OPED: The pitfalls of political polling
On the day after the presidential election 70 years ago, error born of certainty figured prominently in American journalism.
Drew Pearson’s “Washington Merry-Go-Round” syndicated column of Nov. 3, 1948, mused about the men likely to fill senior positions in Thomas E. Dewey’s White House. They represented “an exciting, hard-working, close-knit clique who function with almost too much perfection,” Pearson said in the column, which was written before the election and distributed for publication afterward.
The same day, an early edition of the Washington Post published an admiring profile, that spoke of Dewey’s “persistence” — a trait the newspaper said defined the man just “elected to become the… President of the United States.”
More famously, an early edition of the Chicago Tribune declared in bold type across its front page, “Dewey Defeats Truman.” The lead story in the Journal of Commerce carried the headline, “Dewey Victory Seen as Mandate to Open New Era Of Government-Business Harmony, Public Confidence.”
Hubris, overconfidence and getting it wrong at election time are nothing new, as those anecdotes from President Harry S. Truman’s surprise reelection in 1948 suggest. Two years ago, of course, many journalists were likewise sure Hillary Clinton would be elected president. New York magazine’s pre-election issue featured the image of a snarling Donald Trump on the cover, across which was emblazoned the epithet “Loser.”
Natalie Jackson, then the senior polling editor for Huffington Post, wrote the day before the election that her poll-based model gave Ms. Clinton “a 98.2 percent chance of winning the presidency” and that Mr. Trump had “essentially no path to an Electoral College victory. Clinton’s win will be substantial, but not overwhelming.” Ms. Clinton, she added, “should fairly easily hold onto Michigan, Wisconsin and Pennsylvania” — all of which Mr. Trump carried, if narrowly, in winning the presidency.
While they offered little hint that Mr. Trump would prevail, national polls in 2016 broadly signaled Ms. Clinton’s narrow popular-vote victory. More significant were polls in swing states — notably those conducted in Michigan, Wisconsin and Pennsylvania — that consistently showed Ms. Clinton ahead. Additionally, poll-based statistical models, such as Ms. Jackson’s and others, contributed powerfully to the presumption that Ms. Clinton’s victory was inevitable.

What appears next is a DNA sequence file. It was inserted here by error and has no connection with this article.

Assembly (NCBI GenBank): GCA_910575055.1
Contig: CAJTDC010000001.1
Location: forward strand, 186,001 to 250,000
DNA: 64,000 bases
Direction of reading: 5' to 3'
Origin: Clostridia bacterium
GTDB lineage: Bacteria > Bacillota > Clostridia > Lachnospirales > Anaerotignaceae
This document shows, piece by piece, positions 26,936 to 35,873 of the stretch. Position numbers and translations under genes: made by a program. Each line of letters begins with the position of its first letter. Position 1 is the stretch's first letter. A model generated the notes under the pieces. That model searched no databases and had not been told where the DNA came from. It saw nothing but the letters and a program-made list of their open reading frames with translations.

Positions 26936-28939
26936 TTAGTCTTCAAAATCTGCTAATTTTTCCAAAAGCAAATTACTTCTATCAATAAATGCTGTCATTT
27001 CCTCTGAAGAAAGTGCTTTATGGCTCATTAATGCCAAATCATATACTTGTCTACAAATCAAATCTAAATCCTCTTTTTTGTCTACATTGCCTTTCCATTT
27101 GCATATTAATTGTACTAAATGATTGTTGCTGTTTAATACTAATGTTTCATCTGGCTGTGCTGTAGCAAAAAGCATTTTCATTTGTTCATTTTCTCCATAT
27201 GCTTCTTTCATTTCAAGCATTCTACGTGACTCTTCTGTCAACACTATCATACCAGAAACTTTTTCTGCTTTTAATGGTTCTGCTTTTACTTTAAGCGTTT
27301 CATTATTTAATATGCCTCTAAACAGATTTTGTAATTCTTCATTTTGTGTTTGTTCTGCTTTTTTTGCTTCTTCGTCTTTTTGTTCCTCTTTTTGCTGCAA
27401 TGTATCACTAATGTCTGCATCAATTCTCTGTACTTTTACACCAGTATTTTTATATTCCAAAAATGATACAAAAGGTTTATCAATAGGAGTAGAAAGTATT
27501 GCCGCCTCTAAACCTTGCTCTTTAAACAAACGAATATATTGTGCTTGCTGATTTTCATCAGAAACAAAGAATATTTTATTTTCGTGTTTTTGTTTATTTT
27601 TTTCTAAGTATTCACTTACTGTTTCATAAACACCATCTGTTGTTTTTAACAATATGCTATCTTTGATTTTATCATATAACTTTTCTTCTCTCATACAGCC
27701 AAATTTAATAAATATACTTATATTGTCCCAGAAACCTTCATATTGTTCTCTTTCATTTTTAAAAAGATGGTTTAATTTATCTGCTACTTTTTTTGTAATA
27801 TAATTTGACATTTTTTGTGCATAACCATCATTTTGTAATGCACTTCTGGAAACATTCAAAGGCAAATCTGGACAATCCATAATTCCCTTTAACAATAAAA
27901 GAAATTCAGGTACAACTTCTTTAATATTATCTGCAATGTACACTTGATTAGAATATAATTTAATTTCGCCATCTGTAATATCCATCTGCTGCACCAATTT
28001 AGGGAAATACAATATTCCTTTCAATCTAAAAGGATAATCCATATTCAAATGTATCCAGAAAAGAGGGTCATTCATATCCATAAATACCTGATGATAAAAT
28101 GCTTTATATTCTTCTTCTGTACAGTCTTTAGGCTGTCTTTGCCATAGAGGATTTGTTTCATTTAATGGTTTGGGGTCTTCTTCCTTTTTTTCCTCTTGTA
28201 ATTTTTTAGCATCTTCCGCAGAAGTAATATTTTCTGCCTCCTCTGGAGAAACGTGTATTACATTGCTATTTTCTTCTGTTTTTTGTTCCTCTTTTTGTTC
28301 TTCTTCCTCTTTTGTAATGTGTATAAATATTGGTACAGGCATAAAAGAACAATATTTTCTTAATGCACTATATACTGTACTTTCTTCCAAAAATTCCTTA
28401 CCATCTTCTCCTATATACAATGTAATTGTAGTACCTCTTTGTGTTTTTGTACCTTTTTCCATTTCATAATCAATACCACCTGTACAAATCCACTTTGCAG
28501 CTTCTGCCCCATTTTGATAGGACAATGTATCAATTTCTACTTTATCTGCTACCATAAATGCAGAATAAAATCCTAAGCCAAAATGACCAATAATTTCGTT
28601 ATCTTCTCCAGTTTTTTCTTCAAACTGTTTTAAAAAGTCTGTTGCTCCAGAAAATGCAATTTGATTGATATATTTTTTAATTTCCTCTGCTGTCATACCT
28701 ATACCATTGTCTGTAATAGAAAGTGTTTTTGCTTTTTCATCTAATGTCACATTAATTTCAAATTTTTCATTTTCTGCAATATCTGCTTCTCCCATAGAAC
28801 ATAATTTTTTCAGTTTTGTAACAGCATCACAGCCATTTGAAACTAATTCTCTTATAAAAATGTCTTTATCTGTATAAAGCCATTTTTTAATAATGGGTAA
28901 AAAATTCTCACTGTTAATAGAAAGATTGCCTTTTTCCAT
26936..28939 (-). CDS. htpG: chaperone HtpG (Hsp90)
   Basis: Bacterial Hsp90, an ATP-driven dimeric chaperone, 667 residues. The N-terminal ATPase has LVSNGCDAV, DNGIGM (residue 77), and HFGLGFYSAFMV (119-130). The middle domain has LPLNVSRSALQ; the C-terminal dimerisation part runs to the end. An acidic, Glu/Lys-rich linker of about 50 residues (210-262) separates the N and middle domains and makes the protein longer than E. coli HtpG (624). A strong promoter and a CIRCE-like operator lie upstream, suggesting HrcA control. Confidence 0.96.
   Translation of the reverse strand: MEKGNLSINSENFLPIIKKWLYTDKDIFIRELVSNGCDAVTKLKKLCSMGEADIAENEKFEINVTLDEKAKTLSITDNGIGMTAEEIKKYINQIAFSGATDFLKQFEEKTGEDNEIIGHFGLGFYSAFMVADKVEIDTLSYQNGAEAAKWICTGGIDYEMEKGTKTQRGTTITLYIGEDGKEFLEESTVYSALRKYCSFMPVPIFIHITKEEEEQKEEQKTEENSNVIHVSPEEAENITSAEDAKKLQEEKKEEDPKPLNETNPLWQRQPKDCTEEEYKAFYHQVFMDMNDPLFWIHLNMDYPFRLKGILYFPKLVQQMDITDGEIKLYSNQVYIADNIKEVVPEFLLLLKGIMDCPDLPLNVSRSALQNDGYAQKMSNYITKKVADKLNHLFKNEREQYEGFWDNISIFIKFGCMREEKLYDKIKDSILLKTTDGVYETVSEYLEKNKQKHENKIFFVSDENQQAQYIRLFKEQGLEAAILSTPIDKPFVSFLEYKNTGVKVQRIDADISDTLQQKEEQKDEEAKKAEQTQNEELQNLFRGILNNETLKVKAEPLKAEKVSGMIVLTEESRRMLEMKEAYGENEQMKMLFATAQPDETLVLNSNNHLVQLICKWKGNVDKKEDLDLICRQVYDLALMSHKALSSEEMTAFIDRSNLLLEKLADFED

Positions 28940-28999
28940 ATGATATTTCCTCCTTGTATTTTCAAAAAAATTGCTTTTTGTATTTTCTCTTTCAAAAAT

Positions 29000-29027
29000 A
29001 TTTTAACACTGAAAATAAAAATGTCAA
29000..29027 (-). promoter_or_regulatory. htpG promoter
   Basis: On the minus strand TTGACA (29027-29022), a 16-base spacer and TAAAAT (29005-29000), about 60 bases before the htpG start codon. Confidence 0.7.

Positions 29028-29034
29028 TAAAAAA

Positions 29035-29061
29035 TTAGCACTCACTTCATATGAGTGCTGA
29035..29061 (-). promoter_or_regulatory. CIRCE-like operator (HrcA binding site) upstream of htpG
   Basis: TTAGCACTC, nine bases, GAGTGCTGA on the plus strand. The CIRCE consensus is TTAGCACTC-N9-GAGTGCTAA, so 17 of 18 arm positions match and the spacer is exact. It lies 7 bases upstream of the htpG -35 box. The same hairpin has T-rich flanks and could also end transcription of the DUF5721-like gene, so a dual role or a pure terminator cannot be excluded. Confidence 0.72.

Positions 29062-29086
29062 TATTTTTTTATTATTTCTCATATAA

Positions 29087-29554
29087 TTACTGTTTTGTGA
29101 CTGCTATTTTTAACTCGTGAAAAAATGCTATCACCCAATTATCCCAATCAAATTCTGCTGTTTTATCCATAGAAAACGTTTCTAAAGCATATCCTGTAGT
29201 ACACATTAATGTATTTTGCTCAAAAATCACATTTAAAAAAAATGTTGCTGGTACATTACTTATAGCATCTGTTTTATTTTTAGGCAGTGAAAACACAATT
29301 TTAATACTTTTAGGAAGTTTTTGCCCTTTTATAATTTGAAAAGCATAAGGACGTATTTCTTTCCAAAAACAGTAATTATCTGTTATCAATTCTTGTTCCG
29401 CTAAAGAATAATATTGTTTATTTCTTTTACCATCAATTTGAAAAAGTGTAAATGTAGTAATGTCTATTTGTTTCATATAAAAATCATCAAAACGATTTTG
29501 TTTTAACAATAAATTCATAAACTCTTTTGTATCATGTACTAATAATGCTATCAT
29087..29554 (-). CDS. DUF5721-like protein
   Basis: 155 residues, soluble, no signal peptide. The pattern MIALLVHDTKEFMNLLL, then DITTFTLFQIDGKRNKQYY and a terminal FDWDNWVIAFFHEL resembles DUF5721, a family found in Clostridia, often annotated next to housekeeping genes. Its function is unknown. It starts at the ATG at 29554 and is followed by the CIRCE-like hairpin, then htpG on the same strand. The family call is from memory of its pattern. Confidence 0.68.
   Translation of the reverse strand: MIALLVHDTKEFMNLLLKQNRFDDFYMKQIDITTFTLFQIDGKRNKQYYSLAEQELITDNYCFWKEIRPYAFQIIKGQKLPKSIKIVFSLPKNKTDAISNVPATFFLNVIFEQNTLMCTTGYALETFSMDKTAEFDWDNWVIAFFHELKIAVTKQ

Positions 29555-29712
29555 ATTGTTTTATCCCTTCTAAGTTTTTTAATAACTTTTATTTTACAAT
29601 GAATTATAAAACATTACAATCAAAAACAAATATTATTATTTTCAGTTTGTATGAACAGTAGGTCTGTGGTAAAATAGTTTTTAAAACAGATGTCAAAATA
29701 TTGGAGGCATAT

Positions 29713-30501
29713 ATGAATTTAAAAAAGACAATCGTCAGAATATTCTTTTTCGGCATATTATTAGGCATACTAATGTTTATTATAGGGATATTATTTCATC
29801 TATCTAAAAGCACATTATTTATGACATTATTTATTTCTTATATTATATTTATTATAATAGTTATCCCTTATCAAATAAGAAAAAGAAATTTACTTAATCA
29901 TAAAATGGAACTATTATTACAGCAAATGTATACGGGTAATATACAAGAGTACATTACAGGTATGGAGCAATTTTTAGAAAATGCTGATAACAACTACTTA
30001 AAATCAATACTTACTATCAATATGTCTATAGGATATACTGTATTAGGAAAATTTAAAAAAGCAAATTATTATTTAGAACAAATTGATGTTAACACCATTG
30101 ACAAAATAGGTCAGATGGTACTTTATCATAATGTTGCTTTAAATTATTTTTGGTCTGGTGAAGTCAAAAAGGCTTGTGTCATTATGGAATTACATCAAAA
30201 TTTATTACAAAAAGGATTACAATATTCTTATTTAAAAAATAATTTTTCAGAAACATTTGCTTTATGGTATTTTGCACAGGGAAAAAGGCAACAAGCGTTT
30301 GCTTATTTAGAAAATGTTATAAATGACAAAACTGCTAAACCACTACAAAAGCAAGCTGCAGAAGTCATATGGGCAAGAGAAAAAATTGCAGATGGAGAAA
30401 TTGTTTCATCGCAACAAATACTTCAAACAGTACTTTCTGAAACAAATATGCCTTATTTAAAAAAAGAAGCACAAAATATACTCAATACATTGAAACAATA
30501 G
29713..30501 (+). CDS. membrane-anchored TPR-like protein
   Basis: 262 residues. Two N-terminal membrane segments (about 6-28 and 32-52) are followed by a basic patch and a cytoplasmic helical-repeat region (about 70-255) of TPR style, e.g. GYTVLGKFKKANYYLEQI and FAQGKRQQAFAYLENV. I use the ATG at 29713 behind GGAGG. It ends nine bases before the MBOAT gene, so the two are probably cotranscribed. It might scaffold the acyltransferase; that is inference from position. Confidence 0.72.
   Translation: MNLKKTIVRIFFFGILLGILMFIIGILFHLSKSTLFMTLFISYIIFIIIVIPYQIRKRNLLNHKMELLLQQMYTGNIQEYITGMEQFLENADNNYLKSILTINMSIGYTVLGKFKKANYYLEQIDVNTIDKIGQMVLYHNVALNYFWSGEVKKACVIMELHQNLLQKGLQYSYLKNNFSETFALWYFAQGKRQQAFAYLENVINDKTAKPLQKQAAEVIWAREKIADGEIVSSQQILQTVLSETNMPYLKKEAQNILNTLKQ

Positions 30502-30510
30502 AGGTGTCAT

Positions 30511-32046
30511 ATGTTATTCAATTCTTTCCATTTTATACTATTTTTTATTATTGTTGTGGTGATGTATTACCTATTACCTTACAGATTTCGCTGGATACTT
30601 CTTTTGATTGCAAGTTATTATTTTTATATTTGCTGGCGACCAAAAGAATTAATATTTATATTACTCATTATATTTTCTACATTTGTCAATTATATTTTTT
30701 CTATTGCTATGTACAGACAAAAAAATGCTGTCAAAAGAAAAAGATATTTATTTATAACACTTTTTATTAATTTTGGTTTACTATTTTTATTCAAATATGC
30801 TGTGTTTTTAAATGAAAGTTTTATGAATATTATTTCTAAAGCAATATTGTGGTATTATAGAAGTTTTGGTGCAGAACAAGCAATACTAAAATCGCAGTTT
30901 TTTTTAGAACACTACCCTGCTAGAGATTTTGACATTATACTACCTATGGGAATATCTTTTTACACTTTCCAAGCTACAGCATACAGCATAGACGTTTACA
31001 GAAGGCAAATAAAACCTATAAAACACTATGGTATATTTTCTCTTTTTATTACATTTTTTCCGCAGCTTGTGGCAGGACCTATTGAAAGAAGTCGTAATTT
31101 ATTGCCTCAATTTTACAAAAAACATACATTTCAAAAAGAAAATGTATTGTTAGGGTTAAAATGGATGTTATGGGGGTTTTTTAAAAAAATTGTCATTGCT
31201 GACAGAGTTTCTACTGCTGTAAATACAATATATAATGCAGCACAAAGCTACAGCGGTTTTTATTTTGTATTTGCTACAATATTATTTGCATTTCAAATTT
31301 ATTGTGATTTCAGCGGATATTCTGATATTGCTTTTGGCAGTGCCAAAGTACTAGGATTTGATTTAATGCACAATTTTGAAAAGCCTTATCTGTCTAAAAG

Can we have fewer political polls please?
Polls and poll-based forecasts helped set the election narrative for journalists and pundits in 2016, much as they had in 1948. It was almost unthinkable that Mr. Trump, or Truman, would win. So confident were the national pollsters in 1948 that they stopped sampling voters a week or more before the election. One of them, Elmo Roper, released no new polling data after Sept. 9, 1948, saying Dewey was destined to prevail “by a heavy margin.” Given Dewey’s seemingly insurmountable lead, Roper said he was going to devote his “time and effort to other things” that fall.
A few days before the vote in 1948, George Gallup, the polling evangelist of his time, made the remarkable claim that the election would be an opportunity for the public “to see down to the last percentage point how good we (pollsters) are.” As it turned out, Gallup underestimated Truman’s popular vote by five percentage points, and overstated Dewey’s vote by more than four points. Gallup later said the strain of miscalling the 1948 race was such that he went sleepless for days.
Journalists in 1948 certainly understood the agenda-setting effect that the polls exerted. Arthur Krock of the New York Times wrote they “had considerable influence in persuading the political writers of the press that they saw what was never in the election picture.” Richard L. Strout, a prominent national correspondent for the Christian Science Monitor, said the “authoritative verdict of the polls” seemed “overpowering” in advance of the election.
Krock and Strout may have been blame-shifting, a bit. But they were accurate in saying the polls had fortified conventional wisdom: Almost no one gave Truman any chance of winning in 1948, just as almost no one anticipated Mr. Trump’s victory in 2016.
Several weeks after Truman’s surprise win, pollsters were admonished by a committee of the Social Science Research Council for having “attempted the spectacular feat of predicting the winner without qualification. The presentation of the results gave the impression of certainty as to the outcome.”
It was a cautionary note that resonates today. Analogous criticism was directed at poll-based forecasters who declared Ms. Clinton’s election a near-certainty. A report prepared for the American Association for Public Opinion Research and released in 2017 said such forecasts “helped crystallize the belief that Clinton was a shoo-in for president.”
While no election or polling-based miscall is quite the same, the run-up to the 70th anniversary of the “Dewey defeats Truman” election offers a timely opportunity to revisit what was a polling and journalistic fiasco, and to ruminate about pitfalls that vex election forecasting.
Among those pitfalls are hubris and a disinclination to consider the unthinkable. Such temptations are not easily sidestepped, as the elections of 1948 — and 2016 — amply demonstrated.
— W. Joseph Campbell is a professor at American University in Washington, D.C., and the author of six books, including “Getting It Wrong: Debunking the Greatest Myths in American Journalism.”